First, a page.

Bioterrorism is related to the military use of biological, chemical, and nuclear weapons. Biological agent attacks are among the most insidious and cause the most terror. Attacks may go undetected for an extended period of time, potentially exposing a large number of people who are unaware of the hazard.
Bioterrorism encompasses a wide range of problems, from catastrophic terrorism with mass victims to microevents that use low-tech but cause civic unrest, disruption, disease, disability, and death. The long-ignored and rejected threat of bioterrorism has grown in recent years.
Bacteria, viruses, rickettsia, biological poisons, and fungi can all be used to create biological weapons. When combined with a delivery method, such as a missile or aerosol device, these agents can be used as biological weapons. The bacteria that produces anthrax, Bacillus anthracis, is one of the most likely agents to be utilised in a biological strike. The most lethal bioterrorism scenario involves pathogen dispersal by air across a large population area. It poses a significant risk since small amounts of biotic agents can be easily hidden, transported, and released into vulnerable populations. It has the potential to impact and expose military and civilian susceptibilities to biological weapons, as well as the complexity of providing adequate protections. Tropical agricultural viruses or pests can be employed as anticrop agents to undermine global food security. Experts in bioweapons say that bioterrorists now lack the biotechnological potential to create super diseases or super pests.
Is there a defence mechanism against it?
The European Union (EU), Russia, and China are collaborating to combat bioterrorism and biowarfare. The goal is to make it more difficult for terrorists to access resources for developing biological weapons.
Among these initiatives should be:
Intelligence Rapid Detection and Sharing
Global intelligence agencies should collaborate and share credible information. Combining human resources, laboratory resources, and information oversight in unique, legal, and satisfying methods that enable rapid detection and categorization of dangers. Rapid detection and surveillance are critical for an effective response to a bioterrorism attack.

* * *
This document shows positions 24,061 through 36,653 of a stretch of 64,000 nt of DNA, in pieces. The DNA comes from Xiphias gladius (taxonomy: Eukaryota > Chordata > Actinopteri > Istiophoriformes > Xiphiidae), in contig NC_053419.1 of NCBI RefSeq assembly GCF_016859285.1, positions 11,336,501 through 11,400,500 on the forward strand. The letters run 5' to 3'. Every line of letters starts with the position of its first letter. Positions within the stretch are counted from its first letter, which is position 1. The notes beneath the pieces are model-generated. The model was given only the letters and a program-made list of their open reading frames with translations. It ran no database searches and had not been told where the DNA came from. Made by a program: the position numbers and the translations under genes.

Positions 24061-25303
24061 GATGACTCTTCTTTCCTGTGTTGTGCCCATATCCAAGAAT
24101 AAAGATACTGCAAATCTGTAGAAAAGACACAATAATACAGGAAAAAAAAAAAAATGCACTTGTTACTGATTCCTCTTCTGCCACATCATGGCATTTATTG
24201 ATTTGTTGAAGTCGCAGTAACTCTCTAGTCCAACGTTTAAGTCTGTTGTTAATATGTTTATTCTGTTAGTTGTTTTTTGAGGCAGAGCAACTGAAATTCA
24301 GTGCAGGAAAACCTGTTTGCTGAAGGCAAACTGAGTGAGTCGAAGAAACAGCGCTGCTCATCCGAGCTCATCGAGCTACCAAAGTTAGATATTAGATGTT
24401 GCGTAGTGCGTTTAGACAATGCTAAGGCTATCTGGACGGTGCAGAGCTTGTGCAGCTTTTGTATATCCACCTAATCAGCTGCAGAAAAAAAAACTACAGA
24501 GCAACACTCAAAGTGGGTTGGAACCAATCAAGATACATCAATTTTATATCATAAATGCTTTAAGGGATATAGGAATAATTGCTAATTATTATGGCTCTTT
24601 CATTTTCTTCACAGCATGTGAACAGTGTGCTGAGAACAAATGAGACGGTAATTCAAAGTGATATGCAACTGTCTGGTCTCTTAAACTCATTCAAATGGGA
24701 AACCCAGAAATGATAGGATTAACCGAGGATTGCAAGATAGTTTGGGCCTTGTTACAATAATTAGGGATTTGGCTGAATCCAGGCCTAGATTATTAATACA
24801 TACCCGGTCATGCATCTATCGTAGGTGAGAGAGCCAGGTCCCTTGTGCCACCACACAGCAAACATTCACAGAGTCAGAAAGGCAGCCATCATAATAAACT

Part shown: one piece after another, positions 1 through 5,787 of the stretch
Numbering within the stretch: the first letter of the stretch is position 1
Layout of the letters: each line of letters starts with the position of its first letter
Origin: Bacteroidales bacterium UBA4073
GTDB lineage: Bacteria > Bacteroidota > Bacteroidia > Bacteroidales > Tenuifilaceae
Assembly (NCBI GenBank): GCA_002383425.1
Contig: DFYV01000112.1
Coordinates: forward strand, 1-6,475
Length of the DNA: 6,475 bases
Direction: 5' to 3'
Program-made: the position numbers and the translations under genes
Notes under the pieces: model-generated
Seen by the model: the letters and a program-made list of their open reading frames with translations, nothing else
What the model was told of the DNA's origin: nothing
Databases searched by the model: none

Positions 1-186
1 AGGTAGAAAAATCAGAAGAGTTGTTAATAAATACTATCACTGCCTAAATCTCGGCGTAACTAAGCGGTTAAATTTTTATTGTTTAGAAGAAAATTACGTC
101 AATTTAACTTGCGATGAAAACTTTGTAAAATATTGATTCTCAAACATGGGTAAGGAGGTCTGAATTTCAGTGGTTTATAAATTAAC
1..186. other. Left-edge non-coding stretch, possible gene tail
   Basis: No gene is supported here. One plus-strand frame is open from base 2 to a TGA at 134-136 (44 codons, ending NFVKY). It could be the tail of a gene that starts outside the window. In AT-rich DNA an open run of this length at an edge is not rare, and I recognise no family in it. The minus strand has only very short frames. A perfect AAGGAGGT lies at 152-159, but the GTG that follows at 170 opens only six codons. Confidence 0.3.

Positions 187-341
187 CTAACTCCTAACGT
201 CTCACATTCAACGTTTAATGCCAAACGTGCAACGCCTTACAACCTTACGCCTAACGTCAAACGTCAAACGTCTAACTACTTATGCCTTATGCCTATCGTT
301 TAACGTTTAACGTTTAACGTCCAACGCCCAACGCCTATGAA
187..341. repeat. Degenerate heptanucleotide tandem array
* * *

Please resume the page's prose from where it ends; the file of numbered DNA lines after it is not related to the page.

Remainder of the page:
Rapid, consistent procedures for detecting a wide spectrum of infections employed as biological weapons in a measured manner. Pathogens are common in the environment and can make detection more difficult.
Strengthening the Convention on Biological and Toxin Weapons
The Biological and Toxin Weapons Convention (BTWC) of 1972 forbids signatory countries from developing, producing, stockpiling, or otherwise acquiring or retaining microbial or other biological agents or toxins, regardless of origin or method of production, in types and quantities that have no justification for prophylactic, protective, or other peaceful purposes. Weapons, equipment, or delivery systems designed to use such substances or toxins for hostile or armed conflict goals. However, there is no exact authentication technique that can ensure BTWC compliance. As a result, efforts must be taken to strengthen the BTWC so that it can aid in the discovery and successful prevention of biological weapons programmes. In 2015, India ratified and vowed to uphold its duties.
Upgrading and building biodefense systems in large urban areas to combat devastating disease outbreaks caused by bioterrorism. During the Cold War, the Soviet Union established many biodefense systems throughout the country. Creating and storing vaccines and antimicrobial treatments to protect humans from infections caused by biological weapons. First responders are being trained on how to deal with a biological weapons assault.
It involves improving diagnostic laboratory and epidemiology capabilities.
The studies undertaken to determine the actual effectiveness of counter-bioterrorism measures are insufficient and should be revised. It is critical that focused and scientific efforts are made to study the effectiveness of counter-bioterrorism measures. It should be noted that the deployment of specific counter-bioterrorism methods may have implications for human rights, institutional liberties, fundamental democratic ideals, and the Rule of Law.